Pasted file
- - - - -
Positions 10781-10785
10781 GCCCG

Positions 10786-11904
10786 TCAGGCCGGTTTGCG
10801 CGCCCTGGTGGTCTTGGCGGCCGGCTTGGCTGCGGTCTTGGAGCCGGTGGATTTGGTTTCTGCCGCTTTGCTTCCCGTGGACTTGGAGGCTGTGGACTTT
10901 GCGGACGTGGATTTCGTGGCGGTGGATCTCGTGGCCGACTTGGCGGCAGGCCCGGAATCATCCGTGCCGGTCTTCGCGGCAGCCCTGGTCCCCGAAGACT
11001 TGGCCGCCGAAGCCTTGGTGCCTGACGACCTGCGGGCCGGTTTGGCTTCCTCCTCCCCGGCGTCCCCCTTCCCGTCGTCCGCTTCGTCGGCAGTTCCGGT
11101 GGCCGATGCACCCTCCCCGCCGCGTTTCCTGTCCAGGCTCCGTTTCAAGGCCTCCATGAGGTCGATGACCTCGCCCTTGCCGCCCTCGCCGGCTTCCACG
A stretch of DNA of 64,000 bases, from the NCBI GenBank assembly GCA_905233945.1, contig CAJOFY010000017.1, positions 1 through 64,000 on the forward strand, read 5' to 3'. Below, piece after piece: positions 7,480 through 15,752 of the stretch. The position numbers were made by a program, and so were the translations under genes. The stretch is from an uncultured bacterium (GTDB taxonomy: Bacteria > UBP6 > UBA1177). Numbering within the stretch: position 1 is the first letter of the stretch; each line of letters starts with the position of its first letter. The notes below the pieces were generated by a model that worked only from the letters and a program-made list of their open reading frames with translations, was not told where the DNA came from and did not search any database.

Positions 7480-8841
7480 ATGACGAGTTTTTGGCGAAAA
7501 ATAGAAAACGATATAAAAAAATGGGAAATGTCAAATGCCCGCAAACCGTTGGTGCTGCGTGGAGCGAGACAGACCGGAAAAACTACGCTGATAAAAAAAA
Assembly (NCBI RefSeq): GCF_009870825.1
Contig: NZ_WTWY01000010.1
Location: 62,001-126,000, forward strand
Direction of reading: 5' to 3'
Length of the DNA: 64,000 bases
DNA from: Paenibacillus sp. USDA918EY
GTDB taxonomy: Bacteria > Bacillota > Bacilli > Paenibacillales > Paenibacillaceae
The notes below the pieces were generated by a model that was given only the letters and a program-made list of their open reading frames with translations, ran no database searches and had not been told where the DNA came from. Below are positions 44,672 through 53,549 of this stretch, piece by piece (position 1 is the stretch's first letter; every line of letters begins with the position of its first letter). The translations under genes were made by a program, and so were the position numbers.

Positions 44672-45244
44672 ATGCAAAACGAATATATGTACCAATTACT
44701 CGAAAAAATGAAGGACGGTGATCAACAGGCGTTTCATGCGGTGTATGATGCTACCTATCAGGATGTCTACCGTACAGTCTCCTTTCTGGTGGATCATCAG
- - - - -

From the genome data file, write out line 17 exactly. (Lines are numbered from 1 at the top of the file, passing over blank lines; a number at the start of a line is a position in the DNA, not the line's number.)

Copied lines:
Length of the DNA: 64,000 bases